The data are not in from necropsies of the snakes performed at a University of Florida lab in Fort Lauderdale, so no one knows how many big females that carry an average of 50 eggs were removed, or how many males that compete to mate with them, or how many babies waiting to contribute to another generation.
Besides, critics should consider that hunting was forbidden in Everglades National Park, which comprises 40 percent of the swamp, said Frank Mazzotti, a University of Florida ecology and biology professor whose students performed the necropsies.
Only 10 percent of the remaining terrain is accessible by foot, narrowing the estimate of available snakes to 600. So harvesting more than 50 monster serpents exquisitely camouflaged in the swamp is "an incredible success," Mazzotti said.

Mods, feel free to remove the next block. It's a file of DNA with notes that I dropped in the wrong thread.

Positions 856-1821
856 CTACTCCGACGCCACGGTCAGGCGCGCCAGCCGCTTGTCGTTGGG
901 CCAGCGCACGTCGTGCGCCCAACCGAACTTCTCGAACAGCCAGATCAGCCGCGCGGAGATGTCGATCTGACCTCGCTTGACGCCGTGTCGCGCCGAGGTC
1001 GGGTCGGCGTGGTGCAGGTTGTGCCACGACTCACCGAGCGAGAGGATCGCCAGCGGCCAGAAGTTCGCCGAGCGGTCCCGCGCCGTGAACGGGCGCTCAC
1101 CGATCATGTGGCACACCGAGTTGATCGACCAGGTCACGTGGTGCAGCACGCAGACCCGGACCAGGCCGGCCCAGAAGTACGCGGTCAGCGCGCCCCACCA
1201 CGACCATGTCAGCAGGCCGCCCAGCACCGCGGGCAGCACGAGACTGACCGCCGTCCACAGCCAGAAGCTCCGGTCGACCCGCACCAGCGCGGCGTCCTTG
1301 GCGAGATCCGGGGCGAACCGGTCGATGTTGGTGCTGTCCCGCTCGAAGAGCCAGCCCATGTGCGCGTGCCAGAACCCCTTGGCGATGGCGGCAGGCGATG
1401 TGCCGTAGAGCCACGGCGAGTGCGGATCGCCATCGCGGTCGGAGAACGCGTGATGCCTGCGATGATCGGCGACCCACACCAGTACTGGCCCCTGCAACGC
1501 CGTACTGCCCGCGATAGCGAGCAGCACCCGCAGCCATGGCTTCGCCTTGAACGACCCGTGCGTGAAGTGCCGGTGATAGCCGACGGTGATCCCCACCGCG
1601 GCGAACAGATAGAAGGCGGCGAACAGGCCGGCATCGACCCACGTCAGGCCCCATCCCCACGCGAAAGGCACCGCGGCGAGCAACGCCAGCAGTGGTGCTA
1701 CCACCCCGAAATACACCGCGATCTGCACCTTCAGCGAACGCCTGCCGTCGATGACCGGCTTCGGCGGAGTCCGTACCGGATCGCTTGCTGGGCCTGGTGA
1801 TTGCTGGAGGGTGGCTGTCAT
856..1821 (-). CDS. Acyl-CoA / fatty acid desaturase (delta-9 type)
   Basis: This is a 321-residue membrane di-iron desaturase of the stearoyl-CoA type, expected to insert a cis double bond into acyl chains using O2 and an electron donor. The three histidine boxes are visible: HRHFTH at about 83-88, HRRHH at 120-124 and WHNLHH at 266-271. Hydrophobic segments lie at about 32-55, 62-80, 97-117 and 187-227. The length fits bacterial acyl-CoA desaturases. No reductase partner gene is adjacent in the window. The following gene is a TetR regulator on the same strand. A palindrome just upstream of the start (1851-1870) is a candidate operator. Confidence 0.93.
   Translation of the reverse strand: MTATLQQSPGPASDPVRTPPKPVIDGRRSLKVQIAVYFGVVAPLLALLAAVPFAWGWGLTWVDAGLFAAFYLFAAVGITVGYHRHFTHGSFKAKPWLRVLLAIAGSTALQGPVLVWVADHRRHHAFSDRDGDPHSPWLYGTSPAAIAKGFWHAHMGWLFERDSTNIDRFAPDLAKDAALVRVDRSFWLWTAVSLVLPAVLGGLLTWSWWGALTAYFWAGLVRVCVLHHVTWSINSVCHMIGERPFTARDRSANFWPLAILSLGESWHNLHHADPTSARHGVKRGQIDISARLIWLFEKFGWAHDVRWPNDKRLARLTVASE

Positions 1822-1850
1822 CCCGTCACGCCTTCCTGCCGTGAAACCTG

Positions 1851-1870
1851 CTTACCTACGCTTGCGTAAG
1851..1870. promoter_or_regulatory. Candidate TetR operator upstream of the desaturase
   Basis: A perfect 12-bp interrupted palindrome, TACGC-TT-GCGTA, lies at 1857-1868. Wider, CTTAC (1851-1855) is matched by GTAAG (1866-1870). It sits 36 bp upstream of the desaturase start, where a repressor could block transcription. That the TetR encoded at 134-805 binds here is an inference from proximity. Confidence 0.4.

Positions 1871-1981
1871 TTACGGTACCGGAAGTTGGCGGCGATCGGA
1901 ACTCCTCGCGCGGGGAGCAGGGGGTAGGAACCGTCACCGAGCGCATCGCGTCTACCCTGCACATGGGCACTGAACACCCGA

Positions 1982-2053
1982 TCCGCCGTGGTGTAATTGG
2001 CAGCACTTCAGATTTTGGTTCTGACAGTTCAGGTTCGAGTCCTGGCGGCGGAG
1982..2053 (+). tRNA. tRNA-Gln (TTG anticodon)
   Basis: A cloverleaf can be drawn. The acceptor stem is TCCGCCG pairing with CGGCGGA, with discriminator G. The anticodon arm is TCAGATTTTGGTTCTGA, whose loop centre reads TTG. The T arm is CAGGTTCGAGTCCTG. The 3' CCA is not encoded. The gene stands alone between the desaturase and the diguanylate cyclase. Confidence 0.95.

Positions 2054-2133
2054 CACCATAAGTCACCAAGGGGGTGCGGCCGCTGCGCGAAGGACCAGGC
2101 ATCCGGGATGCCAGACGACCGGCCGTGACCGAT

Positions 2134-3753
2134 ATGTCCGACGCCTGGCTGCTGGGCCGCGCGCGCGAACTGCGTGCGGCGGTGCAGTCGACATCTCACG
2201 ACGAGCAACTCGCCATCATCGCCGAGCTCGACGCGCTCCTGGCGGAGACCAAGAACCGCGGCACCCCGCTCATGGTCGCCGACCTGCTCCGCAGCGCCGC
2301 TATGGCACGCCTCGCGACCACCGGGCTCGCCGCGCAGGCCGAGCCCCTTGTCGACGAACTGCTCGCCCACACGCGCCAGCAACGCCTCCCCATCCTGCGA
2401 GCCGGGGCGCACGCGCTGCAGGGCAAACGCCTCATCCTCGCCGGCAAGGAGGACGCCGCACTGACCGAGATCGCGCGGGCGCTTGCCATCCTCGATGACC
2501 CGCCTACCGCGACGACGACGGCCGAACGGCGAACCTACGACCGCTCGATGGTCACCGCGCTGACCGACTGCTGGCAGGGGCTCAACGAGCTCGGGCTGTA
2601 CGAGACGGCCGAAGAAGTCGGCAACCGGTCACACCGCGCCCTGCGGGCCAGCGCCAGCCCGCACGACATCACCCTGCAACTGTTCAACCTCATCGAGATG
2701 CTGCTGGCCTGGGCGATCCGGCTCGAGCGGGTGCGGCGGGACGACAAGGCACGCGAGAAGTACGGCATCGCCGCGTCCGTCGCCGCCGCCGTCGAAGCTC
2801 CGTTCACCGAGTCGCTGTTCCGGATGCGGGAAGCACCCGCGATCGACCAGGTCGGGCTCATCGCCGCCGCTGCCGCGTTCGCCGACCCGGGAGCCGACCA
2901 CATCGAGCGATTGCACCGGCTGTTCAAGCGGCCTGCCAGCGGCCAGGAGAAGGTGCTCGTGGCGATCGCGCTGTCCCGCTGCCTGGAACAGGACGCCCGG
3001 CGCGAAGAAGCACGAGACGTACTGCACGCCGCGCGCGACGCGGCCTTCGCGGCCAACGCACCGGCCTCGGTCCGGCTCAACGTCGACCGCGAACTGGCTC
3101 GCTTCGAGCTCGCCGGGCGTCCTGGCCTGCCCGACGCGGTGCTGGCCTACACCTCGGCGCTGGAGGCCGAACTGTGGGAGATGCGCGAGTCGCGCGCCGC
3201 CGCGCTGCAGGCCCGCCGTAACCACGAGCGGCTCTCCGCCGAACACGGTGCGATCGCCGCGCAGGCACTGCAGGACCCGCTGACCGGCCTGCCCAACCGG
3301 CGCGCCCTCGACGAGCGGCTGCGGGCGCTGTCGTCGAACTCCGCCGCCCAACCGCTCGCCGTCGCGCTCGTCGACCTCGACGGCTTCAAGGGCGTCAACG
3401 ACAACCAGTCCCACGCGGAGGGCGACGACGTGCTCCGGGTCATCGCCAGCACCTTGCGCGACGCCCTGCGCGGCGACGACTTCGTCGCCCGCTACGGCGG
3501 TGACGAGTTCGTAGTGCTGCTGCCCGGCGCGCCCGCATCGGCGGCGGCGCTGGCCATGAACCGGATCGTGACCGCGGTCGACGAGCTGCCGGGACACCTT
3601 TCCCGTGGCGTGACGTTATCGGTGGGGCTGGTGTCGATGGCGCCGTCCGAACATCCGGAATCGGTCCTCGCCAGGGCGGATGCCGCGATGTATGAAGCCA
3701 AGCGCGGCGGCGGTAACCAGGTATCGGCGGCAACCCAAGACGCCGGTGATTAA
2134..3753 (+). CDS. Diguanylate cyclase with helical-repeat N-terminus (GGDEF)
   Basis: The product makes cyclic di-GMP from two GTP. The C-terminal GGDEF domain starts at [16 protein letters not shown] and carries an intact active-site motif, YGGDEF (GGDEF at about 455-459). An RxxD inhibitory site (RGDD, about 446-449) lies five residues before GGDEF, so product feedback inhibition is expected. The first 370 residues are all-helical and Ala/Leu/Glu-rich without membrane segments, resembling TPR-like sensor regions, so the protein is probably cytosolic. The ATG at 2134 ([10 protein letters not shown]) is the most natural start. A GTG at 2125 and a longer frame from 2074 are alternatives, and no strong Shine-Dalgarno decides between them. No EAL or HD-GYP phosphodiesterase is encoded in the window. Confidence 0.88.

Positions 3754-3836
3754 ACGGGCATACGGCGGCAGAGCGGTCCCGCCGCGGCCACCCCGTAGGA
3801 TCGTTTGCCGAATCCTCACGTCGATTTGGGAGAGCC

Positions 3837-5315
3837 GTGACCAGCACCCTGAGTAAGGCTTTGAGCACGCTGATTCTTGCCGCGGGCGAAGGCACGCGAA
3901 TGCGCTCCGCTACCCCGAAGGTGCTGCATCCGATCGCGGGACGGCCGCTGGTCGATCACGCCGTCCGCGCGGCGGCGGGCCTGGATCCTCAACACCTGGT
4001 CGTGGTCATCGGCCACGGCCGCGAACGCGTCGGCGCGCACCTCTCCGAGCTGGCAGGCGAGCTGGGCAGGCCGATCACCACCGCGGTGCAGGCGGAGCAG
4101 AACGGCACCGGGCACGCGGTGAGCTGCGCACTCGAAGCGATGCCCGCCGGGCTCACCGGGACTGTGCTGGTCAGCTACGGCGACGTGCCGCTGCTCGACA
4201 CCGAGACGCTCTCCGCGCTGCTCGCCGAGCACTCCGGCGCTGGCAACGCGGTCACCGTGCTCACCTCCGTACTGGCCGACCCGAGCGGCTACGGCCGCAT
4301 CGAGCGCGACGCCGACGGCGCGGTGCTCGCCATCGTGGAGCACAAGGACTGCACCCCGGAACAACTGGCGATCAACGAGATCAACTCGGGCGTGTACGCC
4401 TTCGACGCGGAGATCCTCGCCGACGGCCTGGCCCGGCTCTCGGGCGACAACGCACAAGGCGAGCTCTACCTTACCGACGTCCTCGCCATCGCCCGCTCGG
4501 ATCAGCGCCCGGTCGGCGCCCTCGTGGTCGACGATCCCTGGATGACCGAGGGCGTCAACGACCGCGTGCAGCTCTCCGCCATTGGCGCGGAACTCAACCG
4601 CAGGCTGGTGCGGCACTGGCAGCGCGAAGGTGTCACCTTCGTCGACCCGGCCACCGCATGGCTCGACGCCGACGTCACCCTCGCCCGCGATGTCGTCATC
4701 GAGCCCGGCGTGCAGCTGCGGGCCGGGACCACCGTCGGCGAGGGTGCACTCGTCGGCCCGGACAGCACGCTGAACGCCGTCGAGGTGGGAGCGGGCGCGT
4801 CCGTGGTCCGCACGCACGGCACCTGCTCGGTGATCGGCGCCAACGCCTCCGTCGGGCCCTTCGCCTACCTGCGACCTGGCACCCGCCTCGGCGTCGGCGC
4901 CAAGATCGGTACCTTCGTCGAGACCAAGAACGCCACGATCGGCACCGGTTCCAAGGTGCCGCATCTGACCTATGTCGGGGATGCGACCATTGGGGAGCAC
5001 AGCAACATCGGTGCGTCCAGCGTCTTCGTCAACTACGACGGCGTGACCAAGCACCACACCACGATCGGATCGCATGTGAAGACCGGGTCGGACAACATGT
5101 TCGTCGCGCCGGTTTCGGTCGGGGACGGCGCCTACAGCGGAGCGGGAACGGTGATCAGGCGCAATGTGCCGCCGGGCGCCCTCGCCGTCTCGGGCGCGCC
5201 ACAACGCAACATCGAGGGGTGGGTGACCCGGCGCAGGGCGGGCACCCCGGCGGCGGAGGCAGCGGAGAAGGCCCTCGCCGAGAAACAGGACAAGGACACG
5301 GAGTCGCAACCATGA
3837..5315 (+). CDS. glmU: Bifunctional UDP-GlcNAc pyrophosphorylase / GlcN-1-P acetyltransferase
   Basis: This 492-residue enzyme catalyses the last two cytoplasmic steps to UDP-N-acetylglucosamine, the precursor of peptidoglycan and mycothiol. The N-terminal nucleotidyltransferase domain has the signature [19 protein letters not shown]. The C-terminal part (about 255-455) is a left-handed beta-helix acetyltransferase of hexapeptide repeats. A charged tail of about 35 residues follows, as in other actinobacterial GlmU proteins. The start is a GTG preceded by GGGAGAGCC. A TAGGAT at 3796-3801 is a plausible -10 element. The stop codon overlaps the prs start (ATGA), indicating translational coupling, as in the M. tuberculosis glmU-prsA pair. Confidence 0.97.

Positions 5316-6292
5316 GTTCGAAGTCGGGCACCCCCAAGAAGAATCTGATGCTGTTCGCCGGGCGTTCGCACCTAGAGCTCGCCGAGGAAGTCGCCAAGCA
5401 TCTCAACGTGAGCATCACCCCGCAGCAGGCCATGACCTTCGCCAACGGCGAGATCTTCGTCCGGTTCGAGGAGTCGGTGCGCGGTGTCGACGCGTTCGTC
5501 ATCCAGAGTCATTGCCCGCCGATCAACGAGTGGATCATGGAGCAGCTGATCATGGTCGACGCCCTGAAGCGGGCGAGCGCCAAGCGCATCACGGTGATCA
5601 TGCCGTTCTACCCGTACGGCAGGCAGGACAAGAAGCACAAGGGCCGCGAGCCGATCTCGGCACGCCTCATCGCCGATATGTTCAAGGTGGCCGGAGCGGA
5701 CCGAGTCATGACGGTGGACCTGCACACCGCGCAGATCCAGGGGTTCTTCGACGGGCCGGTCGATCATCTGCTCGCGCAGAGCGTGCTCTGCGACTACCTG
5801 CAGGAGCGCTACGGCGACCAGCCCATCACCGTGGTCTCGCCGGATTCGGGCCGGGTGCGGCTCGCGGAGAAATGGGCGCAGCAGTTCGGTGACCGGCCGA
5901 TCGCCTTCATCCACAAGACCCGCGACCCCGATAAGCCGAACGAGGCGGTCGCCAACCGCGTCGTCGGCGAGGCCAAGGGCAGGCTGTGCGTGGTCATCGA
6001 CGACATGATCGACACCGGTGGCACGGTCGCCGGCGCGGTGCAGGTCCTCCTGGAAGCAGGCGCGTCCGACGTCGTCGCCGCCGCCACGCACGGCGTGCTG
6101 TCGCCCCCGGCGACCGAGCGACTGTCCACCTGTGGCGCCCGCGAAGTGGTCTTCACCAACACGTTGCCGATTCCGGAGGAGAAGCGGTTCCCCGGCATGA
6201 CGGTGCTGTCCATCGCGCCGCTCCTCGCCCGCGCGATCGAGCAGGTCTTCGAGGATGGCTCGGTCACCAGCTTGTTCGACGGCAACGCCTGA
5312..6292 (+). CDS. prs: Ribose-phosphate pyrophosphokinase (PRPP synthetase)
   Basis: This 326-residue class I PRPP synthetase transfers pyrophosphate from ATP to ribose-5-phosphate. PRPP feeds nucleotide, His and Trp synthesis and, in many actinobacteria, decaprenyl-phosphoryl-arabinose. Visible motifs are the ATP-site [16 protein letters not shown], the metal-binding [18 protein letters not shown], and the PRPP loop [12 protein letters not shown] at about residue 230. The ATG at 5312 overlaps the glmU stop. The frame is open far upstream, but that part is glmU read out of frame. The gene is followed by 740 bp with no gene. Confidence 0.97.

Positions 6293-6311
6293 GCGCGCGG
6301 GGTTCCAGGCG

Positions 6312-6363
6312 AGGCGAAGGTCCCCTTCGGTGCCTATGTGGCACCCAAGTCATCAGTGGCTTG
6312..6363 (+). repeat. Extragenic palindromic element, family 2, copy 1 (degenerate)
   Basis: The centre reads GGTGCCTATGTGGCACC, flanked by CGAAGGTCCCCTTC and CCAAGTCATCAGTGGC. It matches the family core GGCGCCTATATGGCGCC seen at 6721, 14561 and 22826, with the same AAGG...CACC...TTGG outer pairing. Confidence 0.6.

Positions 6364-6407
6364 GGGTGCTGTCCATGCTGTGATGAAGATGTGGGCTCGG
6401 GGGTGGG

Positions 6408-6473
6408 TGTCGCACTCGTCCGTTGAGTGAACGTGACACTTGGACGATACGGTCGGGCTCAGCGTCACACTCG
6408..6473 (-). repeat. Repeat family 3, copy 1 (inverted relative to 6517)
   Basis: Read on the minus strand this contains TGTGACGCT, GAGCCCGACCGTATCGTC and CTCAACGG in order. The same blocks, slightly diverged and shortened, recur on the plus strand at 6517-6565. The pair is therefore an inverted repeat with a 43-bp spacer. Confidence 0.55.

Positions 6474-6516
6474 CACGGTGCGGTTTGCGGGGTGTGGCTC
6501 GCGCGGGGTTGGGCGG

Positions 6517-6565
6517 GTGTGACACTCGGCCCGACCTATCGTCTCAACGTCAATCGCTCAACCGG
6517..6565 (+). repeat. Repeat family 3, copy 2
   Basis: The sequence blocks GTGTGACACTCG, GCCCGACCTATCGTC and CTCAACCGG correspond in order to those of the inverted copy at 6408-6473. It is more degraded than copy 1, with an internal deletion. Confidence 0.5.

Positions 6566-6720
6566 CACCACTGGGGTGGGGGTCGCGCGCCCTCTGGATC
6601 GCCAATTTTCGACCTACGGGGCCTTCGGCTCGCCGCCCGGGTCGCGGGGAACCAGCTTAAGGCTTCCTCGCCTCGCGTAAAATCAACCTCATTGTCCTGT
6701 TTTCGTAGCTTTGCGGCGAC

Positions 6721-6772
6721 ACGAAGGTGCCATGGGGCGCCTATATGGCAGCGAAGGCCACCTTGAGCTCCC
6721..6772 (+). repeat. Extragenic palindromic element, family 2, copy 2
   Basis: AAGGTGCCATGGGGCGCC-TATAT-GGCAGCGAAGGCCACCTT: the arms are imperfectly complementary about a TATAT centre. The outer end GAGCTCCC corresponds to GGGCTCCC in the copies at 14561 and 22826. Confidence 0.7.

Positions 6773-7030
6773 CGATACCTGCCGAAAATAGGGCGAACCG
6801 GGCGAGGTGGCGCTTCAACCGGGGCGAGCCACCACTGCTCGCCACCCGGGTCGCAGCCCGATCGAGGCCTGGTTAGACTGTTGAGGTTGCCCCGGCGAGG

In any case, state wildlife officials said, the goal of the hunt wasn't just bagging snakes, but also drawing attention to the havoc that pythons and other invasive species such as two large and greedy lizards — the black and white Argentine tegu and Nile monitor — as well as the Cuban tree frog, wreak upon native wildlife in the Sunshine State.
"The victory is in making people aware about invasive species," Mazzotti said. "There are almost 140 species of introduced reptiles in Florida right now, any one of them waiting to be the next python.
"We could be talking about Cuban tree frogs," he added, "but who's going to get excited about Cuban tree frogs?"
Giant slithering pythons draw cameras, but hunters caught more bird-egg and small game-eating Argentine tegus during the state's annual reptile and small game seasons for licensed hunters last year.
"There are more non-native lizards breeding in Florida than native lizards," he said. "That's nothing to be proud of."